Thursday, July 28, 2016

Not Just Whodunnit...?

In mysteries/crime fiction, the obvious antagonists are the villain and the sleuth. But that’s only the beginning.

Until the villain is discovered, every suspect is an antagonist. Those who apparently cooperate may be lying. Those who lie may do so to protect themselves or to protect others. In the latter case, the liar may be acting on knowledge or on fears and suspicions—guesswork—and the basis of the lies may have nothing to do with the crime in question.

For instance a murder investigation may turn up blackmail, as in my Styx and Stones and A Mourning Wedding, with several characters trying to conceal the reasons they are vulnerable to blackmail.

Those who don’t cooperate are obstructive. Again, this behaviour may be self- or other-protective, with the same caveats, or may be sheer bloodymindedness.

All these, for their many and various reasons, are antagonistic to the investigator, whether amateur or professional (though one advantage of an amateur sleuth is that people may more easily confide their secrets to an unofficial ear than to a probing police detective).

Antagonism doesn’t end with the hunter and the hunted, of course. Obviously a murderer is the antagonist of his victim. In order to explore their relationship I like to see it at first hand, before the murder, rather than at second hand through the eyes of the detective. This means I often postpone the murder until quite late in the book rather than providing a body in Chapter One.

To confuse the issue, plenty of characters are needed, each with his or her own reasons for enmity with the victim, the villain, and each other.

This gives the reader a chance to figure out not only who the killer is but also who’s going to be killed. In one book, Sheer Folly, I myself didn’t know which of two characters was going to be the villain and which the victim until I wrote the penultimate chapter.

It’s a lot of fun throwing a whole bunch of antagonists together at a country house party, or in a concert hall, or at the Tower of London...

I haven’t even touched on two other sources of conflict: Local police don’t always want their cases to be handed over to Scotland Yard; and neither sort of police welcomes the interference of an amateur, however well-meaning and occasionally helpful. Both of those also add a little spice to the story.

Carola Dunn is author of the Daisy Dalrymple Mysteries, Cornish Mysteries, and multitudinous Regencies. The paperback edition of Superfluous Women is now available to pre-order. 

Tuesday, July 26, 2016

I'm the Bad Guy?

Scene from Frank Capra's It's a Wonderful Life (1946), starring James Stewart & Lionel Barrymore

I’ve been writing half of my new novel from the antagonist’s point of view, and two uncomfortable but important thoughts crouch in the back of my mind as I write his part of the story:

1) He doesn’t know he’s the bad guy.
2) I don’t always know when I’m the bad guy.

In real life, nobody knows when they’re Mr. Potter, because everybody wants to believe they’re George Bailey. (If you don’t know what I’m talking about, please find the classic Frank Capra film It’s a Wonderful Life and watch it.) My antagonist knows he makes mistakes, but he believes that’s because he’s only human. In many ways that’s true, although this guy does such bad stuff that massive rationalizations are required for him to chalk it all up to being “only human.”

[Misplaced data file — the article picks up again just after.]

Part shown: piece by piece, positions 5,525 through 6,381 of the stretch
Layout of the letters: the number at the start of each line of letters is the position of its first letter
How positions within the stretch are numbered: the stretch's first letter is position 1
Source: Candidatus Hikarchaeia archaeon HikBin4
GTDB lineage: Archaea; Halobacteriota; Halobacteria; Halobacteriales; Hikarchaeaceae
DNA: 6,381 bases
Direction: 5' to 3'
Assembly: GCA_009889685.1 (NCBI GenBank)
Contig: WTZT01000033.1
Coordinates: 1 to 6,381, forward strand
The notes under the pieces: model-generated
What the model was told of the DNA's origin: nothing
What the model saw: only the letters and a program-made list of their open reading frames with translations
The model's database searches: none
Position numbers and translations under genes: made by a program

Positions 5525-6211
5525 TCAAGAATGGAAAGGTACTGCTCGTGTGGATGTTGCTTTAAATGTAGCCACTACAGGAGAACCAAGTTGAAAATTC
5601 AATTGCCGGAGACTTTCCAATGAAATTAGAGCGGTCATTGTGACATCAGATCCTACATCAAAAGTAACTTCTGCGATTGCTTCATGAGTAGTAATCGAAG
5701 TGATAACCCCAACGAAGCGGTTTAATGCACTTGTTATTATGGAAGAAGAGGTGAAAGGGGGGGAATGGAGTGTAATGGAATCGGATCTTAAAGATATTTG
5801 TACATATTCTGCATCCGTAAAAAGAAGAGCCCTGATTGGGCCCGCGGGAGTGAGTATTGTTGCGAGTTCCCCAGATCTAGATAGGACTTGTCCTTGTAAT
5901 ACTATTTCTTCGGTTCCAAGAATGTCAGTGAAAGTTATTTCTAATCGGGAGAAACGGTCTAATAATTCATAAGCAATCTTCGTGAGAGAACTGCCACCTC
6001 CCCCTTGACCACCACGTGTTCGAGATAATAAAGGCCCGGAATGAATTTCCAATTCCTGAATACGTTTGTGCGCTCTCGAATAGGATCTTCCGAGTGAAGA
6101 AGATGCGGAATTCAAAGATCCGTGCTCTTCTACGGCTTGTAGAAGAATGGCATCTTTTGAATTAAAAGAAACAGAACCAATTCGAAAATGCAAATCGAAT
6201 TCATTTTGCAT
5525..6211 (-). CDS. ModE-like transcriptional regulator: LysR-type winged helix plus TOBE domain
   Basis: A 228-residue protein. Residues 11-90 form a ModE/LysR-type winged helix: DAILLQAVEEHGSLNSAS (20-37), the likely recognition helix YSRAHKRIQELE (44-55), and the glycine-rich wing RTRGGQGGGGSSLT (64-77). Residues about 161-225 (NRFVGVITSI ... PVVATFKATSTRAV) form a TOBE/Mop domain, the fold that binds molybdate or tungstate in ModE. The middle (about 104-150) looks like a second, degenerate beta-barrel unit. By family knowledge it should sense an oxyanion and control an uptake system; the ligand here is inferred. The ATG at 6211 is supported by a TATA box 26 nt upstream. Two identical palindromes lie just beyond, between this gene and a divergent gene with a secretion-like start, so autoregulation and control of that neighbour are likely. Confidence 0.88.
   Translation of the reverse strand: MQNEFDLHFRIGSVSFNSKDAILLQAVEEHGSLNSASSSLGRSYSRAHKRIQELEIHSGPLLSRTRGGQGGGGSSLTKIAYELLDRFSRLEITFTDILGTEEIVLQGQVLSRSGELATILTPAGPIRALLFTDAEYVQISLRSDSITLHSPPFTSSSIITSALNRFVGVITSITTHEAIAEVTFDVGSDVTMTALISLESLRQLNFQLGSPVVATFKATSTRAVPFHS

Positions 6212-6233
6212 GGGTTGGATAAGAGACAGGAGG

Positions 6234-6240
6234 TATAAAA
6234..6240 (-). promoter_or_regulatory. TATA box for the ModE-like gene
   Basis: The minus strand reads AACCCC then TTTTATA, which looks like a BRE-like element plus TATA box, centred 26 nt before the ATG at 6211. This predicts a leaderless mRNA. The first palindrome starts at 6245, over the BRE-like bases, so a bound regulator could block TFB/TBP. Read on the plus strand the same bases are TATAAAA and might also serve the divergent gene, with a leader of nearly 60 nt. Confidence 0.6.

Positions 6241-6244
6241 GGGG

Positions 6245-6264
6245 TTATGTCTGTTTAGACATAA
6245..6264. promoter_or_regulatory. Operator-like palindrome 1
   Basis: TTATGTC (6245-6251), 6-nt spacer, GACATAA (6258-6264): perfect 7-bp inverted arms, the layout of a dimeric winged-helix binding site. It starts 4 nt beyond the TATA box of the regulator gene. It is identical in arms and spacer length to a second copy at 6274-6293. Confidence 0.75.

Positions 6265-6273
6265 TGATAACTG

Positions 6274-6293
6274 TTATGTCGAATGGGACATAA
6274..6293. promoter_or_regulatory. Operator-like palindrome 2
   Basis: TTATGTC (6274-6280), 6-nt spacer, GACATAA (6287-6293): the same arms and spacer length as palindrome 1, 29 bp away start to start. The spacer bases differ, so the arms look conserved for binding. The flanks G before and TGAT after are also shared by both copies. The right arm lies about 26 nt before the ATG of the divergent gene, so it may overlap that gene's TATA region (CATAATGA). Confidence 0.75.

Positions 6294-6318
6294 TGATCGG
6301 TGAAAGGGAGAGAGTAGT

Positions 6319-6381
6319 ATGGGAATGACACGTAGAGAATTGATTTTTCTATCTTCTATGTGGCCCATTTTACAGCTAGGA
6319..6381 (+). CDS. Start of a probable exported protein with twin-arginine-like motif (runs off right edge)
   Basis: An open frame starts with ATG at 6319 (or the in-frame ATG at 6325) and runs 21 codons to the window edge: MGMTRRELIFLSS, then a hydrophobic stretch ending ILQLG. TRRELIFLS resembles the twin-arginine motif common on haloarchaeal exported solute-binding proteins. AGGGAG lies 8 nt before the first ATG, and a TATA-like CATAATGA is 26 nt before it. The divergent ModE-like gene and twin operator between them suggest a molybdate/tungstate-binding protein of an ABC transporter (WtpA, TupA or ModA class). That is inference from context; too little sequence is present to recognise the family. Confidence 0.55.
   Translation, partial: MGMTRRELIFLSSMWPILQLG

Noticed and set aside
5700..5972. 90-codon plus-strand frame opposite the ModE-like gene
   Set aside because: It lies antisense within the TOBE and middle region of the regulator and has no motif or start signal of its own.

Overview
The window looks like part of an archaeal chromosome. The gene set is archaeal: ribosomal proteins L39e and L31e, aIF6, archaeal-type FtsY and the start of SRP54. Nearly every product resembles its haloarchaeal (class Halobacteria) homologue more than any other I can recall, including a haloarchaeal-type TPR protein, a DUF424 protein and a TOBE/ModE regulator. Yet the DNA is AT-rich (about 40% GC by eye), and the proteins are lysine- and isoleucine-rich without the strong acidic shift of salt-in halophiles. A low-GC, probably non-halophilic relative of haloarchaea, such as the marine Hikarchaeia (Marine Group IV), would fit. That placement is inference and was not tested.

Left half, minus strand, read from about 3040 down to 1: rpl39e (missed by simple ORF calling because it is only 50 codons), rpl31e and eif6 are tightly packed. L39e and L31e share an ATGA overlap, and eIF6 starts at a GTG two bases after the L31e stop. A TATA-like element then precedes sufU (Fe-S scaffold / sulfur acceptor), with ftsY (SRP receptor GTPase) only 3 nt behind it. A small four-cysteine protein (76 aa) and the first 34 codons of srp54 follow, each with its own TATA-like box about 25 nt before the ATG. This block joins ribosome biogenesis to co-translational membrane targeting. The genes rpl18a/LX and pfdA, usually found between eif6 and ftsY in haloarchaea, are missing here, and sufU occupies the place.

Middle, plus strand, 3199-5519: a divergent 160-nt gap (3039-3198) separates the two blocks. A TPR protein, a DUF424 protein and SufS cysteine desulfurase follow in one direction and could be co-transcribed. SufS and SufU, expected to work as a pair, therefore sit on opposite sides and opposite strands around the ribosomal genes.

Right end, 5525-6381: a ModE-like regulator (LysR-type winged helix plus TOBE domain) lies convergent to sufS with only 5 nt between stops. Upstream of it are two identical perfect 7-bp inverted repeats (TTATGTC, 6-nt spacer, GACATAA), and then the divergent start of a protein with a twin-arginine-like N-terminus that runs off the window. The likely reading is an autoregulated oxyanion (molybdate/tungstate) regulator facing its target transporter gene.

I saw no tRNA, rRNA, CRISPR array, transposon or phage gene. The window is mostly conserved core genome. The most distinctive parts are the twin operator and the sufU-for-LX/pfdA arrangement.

Rationalizing our behavior is what we all do when we make choices we’re sure will benefit us but either aren’t sure, or haven’t considered, whether those choices will benefit others. To get inside my antagonist’s mindset, I call on my own inner-rationalizer. Sharing the antagonist’s viewpoint with readers requires me to come to some understanding of the dark side of human nature, which requires me to recognize my own nature and what I’m capable of. Sometimes that makes me cringe.

My bad guy does things I would never do, but they’re still things I can imagine. My ability to manufacture reasons why he considers his actions understandable, forgivable, or even commendable, makes me question my own moral compass and all the things I rationalize in real life.

When I’m done writing his sections, I almost feel dirty, not because of what the bad guy did, but because I’m able to describe it as if I own it. It’s humbling to recognize that some of my antagonist’s worst inclinations are a dark and twisted mirror of my own unworthy temptations: manipulation, cowardice, covetousness, arrogance, self-righteousness, and so on. In other words, in a convoluted way, parts of my bad guy lurk inside me. Yuck.

I thought the deep honesty involved in penning a memoir was confronting, but fiction takes it to a new level. My conscience typically keeps my id under lock and key. But, when I write about my antagonist, I whisper to the id, “Pssst, I’m going to unlock your cell and let you out to play. Then I’m going to trap you and lock you back up when I’m done.” It’s like playing with a psychotic: on one hand, an emotional danger to the unsuspecting public, on the other hand, cruel to the poor psycho, who must afterward sit in the dark and contemplate the destruction he has wrought.

Not that writing about this guy tempts me to do the evil he does. That’s not in my makeup. But he forces me to re-examine how I make decisions, to never again rest in the comforting certainty that I’m George Bailey. My antagonist makes me face the truth: that sometimes I can behave like Mr. Potter, and unless I’m vigilant I might not even know it.

On the flip side, this process leads me to deeper compassion for the foibles of others, a greater readiness to forgive people for wrongdoing, and a desire to understand what motivates bad behavior in the hopes that understanding might lead to change. So it seems those studies that suggest literature increases empathy are true, at least for me.

Whatever else this process yields, I believe honest self-knowledge is the path to writing a great antagonist: to shed light on our dark side, to admit our rage, fear, and, worst of all, our love for the little troll within. This is how we create a believable monster. The next trick is not to hand the guy a mirror, not to let him see himself as he is: because he’s typically more interesting if he has no idea he’s a monster.